When I was a child, one event I looked forward to every year was school supply shopping. There was nothing like trolling the aisles of Staples in that blessed air-conditioning (my house growing up was not air conditioned) with my mother and brothers and the large shopping cart, while my mother pondered over the detailed list provided by the school as to what we would need to start the new year.
To this day, office supplies make me happy. The smell of a new box of crayons, the fresh crisp pages of new notebooks and the sharp corners of folders that had yet to see the inside of a backpack. The most important purchase however, was the planner. This little book was to be my home base, my compass for the next year. It had to be big, but not too big, have enough space to write assignments, and a calendar to keep track of upcoming events. Bonus points if I could customize or decorate the cover. This was a decision not to be taken lightly, and I would spend a long time considering the pros and cons of each design offered.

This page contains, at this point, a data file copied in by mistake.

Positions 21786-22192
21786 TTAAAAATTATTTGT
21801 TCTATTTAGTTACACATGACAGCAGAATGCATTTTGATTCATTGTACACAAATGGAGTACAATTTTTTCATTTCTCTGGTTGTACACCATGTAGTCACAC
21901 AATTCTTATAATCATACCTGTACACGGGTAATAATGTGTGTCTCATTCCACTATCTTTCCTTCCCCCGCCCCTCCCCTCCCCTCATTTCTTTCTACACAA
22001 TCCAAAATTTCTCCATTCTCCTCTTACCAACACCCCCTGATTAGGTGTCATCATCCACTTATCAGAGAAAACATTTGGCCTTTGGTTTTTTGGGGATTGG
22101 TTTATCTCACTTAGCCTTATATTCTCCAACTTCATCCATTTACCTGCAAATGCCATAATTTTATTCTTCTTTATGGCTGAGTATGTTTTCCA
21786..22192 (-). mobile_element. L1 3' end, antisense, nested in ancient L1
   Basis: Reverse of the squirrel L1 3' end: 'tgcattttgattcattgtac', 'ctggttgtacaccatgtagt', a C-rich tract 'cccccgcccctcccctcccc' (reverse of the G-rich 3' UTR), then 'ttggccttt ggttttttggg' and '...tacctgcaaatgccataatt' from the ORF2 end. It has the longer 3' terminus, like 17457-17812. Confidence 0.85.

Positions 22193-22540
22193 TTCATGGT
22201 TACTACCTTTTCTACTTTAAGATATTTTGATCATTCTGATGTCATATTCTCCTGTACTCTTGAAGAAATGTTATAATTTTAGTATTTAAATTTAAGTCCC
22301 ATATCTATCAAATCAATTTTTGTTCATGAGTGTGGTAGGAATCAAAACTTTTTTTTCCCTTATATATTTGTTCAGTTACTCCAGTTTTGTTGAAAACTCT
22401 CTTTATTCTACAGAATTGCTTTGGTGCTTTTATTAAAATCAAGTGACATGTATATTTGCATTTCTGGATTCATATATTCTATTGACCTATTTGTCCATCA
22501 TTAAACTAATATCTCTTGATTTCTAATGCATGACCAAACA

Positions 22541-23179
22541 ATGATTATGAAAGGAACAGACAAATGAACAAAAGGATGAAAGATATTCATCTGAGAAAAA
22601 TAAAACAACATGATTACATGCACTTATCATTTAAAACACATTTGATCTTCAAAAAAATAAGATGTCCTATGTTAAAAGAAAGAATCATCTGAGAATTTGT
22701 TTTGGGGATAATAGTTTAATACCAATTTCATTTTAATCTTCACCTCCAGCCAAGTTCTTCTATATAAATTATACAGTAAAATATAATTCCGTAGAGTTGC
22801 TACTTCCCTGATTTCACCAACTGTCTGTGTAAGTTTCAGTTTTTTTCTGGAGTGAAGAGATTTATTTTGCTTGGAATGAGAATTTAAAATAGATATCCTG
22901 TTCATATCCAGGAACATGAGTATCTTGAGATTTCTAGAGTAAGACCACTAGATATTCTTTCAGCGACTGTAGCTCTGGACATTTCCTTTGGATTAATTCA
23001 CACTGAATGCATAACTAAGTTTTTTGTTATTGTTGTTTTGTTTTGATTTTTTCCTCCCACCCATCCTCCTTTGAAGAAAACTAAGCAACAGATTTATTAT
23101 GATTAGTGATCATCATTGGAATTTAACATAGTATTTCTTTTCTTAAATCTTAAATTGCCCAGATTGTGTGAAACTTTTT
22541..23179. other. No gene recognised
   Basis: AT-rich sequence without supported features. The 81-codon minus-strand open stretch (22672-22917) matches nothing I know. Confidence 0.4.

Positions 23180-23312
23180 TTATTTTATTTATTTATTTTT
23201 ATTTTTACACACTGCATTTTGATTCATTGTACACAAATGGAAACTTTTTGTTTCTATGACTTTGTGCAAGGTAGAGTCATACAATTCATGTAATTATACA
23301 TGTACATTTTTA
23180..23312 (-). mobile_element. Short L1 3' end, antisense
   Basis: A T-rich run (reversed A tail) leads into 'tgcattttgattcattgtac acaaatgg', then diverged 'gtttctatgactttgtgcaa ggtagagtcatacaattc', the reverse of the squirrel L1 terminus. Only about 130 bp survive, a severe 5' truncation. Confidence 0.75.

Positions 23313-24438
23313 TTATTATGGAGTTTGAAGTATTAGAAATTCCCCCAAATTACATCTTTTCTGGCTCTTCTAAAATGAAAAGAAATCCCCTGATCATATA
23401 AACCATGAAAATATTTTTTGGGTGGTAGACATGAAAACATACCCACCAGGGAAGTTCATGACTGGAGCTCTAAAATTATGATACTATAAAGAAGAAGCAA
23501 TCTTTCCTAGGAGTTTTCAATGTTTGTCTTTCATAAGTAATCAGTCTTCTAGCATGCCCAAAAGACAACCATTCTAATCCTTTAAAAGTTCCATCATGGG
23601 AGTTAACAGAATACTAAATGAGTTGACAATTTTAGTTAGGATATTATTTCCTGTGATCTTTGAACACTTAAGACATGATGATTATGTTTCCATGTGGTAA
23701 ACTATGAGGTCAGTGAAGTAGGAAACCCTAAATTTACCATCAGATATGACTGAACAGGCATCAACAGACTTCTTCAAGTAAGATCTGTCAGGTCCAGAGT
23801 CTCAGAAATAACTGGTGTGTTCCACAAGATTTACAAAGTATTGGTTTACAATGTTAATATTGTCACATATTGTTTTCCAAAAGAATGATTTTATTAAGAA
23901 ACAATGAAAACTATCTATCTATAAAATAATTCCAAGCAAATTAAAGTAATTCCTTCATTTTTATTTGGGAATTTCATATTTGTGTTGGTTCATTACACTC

When I was in university, I spent the summer living with my boyfriend, whose mother was a CPA. One day, a Franklin Covey magazine came in their mail. One look and I was hooked. HERE was the Cadillac of planners. Everything I could ever need, neatly and stylishly contained in a leather binder, and each year I could order pretty new pages to replace those of the year before. Those pages could have pictures of flowers, or inspirational quotes or even comic strips! These planners and their pages were not cheap, but by God, they were gorgeous.
I've been a devout Franklin Covey user for roughly 9 years now, but lately, my stylish planner has been replaced by a friend I didn't have to pay anything for: the Google calendar. Not only does Google not take up any of my desk space, it is available online, I can access it from anywhere in the world and I don't have to lug it around. And it's green! No paper being used, no leather being stitched into pretty binders and no ink on pages. Brilliant! Freecycle, here comes my Franklin Covey.